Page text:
Virtual Server Question


(Mike Hazelwood) #1

I know this is going to sound crazy, but finally going to virtualize my old server to new server we have. We are mostly cloud based apps, so that is the reason for just now moving. I have used Hyper V at my old job over 5 years ago, but I have a question on best practice for new setup.

I have new Dell server, and I bought with thought of having 2 drives raid 1 for main OS and Hyper V Manager, and having the virtual machines on separate Raid 5 on another set of disks. Does this sound like best course of action?


(Chris Green) #2

Hard to say if it is the best course of action, but it certainly sounds like it would work. What is the reason for doing a P2V of the old server instead of moving the roles?


(Travis Phipps) #3

I’ll second Chris’ question. But also wanted to add: Make sure you’re using a good hardware RAID controller. If you’re using a “light” or software RAID system, you will NOT get good performance on that RAID 5 and it will be very obvious within your VMs.


(Alex Conner) #4

I also think RAID5 should be used only with serious consideration in virtual environments. You’ll be hitting those disks harder than a normal NAS or file server, so they’ll be more likely to experience failures and RAID5 doesn’t give very good likelihood of recovery when dealing with modern large capacity rotational drives. In general, I’d rather go down a grade in drive (Say, from 10k RPM to 7.2K RPM SAS) and do RAID 10 if I can meet my capacity needs in the budget for the improved resiliency and overall performance.


(Mike Hazelwood) #5

I was wanting way to have better disaster recovery and get server back up quicker to another box. Was thinking run host OS and Hyper V on 2 Raid 1 disks, and setup the virtual machines across the Raid 5 disks (one file server and children’s checkin virtual, and one for anti-virus console). All hard drives are SSD on Dell hardware Raid, and have had issues in past where ran one standard file server and did Raid 5 across drives, and OS corrupt and couldn’t boot and almost lost data drive that was on same Raid 5. So started running separate container on diff. drives so OS was completely independent of data Raid container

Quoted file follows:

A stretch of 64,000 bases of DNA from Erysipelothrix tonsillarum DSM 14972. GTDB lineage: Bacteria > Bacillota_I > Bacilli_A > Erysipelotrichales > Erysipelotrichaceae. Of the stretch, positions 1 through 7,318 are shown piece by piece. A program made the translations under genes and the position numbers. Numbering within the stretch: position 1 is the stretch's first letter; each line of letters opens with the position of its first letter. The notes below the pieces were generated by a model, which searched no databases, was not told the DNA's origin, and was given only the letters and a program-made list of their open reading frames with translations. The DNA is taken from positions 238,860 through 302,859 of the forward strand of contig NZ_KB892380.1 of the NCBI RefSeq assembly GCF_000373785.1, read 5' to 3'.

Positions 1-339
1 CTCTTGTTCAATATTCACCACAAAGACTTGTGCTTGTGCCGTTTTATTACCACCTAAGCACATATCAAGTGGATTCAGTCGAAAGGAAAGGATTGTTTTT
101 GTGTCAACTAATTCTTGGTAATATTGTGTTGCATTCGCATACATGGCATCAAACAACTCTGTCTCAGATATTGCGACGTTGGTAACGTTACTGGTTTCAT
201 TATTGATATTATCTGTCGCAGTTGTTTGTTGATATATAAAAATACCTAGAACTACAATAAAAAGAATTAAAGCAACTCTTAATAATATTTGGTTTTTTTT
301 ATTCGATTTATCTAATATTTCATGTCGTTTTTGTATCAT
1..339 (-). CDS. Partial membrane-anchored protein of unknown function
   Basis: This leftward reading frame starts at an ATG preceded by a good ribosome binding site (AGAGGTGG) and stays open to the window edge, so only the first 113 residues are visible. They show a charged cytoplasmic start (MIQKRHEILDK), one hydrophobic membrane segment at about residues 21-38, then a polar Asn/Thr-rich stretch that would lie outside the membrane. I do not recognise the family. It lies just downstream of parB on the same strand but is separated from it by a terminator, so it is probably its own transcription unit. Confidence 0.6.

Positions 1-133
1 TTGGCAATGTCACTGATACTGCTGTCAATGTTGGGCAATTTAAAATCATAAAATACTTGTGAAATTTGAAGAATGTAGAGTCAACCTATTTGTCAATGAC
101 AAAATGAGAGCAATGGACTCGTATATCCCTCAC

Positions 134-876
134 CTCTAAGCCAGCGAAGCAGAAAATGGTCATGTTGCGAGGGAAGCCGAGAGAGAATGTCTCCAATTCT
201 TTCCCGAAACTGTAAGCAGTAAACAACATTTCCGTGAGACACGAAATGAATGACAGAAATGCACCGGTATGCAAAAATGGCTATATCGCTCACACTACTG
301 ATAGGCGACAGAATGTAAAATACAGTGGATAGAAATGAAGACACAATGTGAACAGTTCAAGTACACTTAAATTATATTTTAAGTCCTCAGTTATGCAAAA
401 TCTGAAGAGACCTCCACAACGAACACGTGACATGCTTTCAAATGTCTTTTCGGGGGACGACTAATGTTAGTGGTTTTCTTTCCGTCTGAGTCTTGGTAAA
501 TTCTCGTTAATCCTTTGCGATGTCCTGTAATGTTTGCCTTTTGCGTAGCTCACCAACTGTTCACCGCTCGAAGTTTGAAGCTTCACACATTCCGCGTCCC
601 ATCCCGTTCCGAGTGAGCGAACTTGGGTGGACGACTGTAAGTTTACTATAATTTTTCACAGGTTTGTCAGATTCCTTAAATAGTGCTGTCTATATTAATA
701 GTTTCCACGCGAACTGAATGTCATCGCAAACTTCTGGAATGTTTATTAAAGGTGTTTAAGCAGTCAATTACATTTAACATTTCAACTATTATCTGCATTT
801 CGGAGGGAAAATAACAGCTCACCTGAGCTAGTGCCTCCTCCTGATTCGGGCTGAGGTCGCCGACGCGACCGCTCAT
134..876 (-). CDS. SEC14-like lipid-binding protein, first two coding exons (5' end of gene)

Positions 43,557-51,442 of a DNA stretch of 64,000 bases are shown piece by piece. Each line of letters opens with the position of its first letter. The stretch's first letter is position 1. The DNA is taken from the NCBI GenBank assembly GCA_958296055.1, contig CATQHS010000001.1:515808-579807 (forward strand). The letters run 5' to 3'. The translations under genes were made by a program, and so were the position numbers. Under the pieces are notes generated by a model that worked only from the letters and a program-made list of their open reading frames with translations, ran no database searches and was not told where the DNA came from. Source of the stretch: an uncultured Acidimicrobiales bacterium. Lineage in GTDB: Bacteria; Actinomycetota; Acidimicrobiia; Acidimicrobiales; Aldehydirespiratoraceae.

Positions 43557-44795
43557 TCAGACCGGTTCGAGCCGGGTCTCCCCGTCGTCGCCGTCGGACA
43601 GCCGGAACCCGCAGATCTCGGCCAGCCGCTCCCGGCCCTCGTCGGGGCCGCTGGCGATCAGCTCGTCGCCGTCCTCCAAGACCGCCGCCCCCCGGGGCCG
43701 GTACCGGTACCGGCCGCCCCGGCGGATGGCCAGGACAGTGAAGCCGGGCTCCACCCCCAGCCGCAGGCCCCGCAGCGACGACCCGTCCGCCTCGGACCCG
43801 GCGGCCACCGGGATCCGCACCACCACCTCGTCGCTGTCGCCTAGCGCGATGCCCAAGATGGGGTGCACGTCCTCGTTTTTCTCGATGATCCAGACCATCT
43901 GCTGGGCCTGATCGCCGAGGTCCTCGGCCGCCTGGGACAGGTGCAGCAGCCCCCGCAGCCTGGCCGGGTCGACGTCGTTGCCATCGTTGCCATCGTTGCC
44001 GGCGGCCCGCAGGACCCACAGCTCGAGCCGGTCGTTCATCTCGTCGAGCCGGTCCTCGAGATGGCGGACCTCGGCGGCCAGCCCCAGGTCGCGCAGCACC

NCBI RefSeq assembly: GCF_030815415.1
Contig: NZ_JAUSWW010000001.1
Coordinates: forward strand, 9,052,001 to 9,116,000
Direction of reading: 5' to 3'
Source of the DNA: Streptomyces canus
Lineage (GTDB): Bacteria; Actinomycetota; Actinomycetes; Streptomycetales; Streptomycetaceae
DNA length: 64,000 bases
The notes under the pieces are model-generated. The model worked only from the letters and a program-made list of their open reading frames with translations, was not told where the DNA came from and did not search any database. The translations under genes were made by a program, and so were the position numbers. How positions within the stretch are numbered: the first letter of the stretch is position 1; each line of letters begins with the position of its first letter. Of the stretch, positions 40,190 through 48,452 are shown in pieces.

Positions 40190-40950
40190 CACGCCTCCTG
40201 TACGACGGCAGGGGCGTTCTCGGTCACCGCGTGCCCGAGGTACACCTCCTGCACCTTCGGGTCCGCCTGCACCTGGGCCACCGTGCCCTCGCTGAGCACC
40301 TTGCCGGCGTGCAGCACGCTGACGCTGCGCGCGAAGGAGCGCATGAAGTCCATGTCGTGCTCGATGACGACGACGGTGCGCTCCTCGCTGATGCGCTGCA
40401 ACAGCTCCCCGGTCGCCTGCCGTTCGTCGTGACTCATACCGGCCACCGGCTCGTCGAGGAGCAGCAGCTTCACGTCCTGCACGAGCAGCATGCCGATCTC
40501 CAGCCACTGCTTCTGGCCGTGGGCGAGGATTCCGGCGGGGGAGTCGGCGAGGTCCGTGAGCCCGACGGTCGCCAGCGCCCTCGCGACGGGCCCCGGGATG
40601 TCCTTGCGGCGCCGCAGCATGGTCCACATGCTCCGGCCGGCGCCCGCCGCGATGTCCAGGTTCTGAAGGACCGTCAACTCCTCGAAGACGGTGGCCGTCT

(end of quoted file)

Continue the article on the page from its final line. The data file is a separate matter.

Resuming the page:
(Alex Conner) #6

It’s a lot easier to fix OS data loss/corruption than it is data data-loss.


(Norman Ho) #7

I too prefer to run Raid 1 for my OS drives and Raid 5 for my Data drives. Since they are SSDs, they should be good enough but would be better if you had more RAM.


(Isaac Johnson) #8

I tend to use KVM personally given I don’t have to run as much Windows Server dependent stuff, but a good idea with disaster recovery, especially for the VMWare and Hyper-V world is to look at a VM backup product like Veeam as you can do a disaster recovery, or even a fail-over if it’s a really critical load, out to the cloud and if things really go sideways you can always keep running on Azure or AWS until on-site is resolved. There are a few other vendors out there too but I haven’t worked with them much and I’ve never met anyone who didn’t like Veeam (I’m sure they are out there though).


(Nick Miller) #9

If you are using hardware based RAID vs. software based your configuration should be fine. In fact running that exact configuration with 1 host and 12 virtual servers and it’s running just fine.
Two considerations…

  1. If these are critical systems that can not loose information, possibly consider RAID 6 vs. RAID 5. Same concept as raid 5, but you can loose up to 2 drives before any data is lost.
  2. As long as you maintain good backups, treat RAID as a notification system for when a hard drive fails. What I mean by this is if you trust (and test) your backup system, it is easier on your drives if when a drive fails, you reformat the raid and restore the VMs from backup. This will save unnecessary read/writes on your drives. (Rebuilding a RAID array on a failed drive is hard on existing drives, especially if they are SSD drives with a finite number of read/writes.)